A lot or a little?
The parents' guide to what's in this movie.
What parents need to know
Parents need to know that this R-rated drama, which may interest teens thanks to starlets Evan Rachel Wood and Eva Amurri, explores dark, disturbing themes. The story revolves around a woman still haunted by a mass shooting at her high school; scenes from the tragedy are shown repeatedly, with plenty of blood and gore and very realistic scenes of the teen gunman shooting at victims. A teen gets an abortion, and there's also a fair amount of swearing, some suggestive scenes (one involving a couple in a swimming pool), and some underage drinking and smoking.
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What's the story?
In THE LIFE BEFORE HER EYES, Uma Thurman plays Diana McPhee, a woman still troubled by an earth-shattering event that took place 15 years ago. In high school, after hearing a fellow student rampage through the halls shooting everything -- and everyone -- in sight, Diana (played at 17 by Evan Rachel Wood) and her best friend Maureen (Eva Amurri) wound up stranded with him in the bathroom, faced with an impossible choice: Who should he kill? Told in a series of flashbacks, the movie, based on Laura Kasischke's novel, traces the weeks leading up to that moment, as the girls negotiate a best friendship that's beginning to show signs of strain. Back in the present, Diana is jumpy and tentative -- a shadow of her former self. No matter how she examines her past, it all culminates in that pivotal decision, one that makes her question her seemingly happy existence with her doting husband and feisty daughter. And with the 15-year anniversary of that horrible day fast approaching, her remembrances reach a fevered pitch.
Is it any good?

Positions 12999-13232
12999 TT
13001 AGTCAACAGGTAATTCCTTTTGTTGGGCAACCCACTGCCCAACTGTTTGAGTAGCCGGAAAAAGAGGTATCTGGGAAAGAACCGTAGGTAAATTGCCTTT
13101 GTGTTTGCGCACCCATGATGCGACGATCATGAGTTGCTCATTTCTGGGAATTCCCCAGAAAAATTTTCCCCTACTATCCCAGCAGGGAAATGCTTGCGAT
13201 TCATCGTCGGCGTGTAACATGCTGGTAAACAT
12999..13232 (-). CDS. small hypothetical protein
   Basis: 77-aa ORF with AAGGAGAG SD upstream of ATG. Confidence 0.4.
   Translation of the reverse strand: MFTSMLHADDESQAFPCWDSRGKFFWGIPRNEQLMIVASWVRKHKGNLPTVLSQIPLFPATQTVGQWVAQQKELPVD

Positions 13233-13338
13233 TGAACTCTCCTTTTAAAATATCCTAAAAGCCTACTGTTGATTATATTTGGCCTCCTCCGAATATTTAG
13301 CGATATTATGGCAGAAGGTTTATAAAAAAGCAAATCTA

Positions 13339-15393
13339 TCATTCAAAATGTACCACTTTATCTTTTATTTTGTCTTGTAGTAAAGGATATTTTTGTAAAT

Under the direction of Vadim Perelman, the film plays like a drama tinged with mystery, maybe even the macabre. The nuns in their habits at Diana's daughter's school seem otherwordly; the leaves on the trees seem strangely crisp-edged. Suspenseful and at times morbid, the tone serves the story well enough, teasing out answers to most viewers' questions until pretty much the last minute.
But Perelman seems a little too enamored with imagery; when so much is made portentous, the impact, when you finally figure out what's happening, is actually muted. The flashbacks seem contrived; it would have been better to have allowed the story to unfurl as it happened. And just what is he trying to say with the surprise twist in the end? But there's no stopping Wood, who plays troubled teenage Diana like the expert she's become. Amurri acquits herself nicely as well, doing well with a role that could easily have been forgettable. And Thurman? She makes a commendable effort, but in the end, the film's simply too muddled to be appreciated fully.
Talk to your kids about ...
Families can talk about the movie's sensitive subject matter. Why do you think filmmakers wanted to make a film about a school shooting? Do you think they intended for teens to see it? If so, what messages do you think they were trying to send? Families can also discuss the relationship between Diana and Maureen. How is their friendship portrayed? Is it realistic? What about their friendship makes the movie's final moments so harrowing and powerful?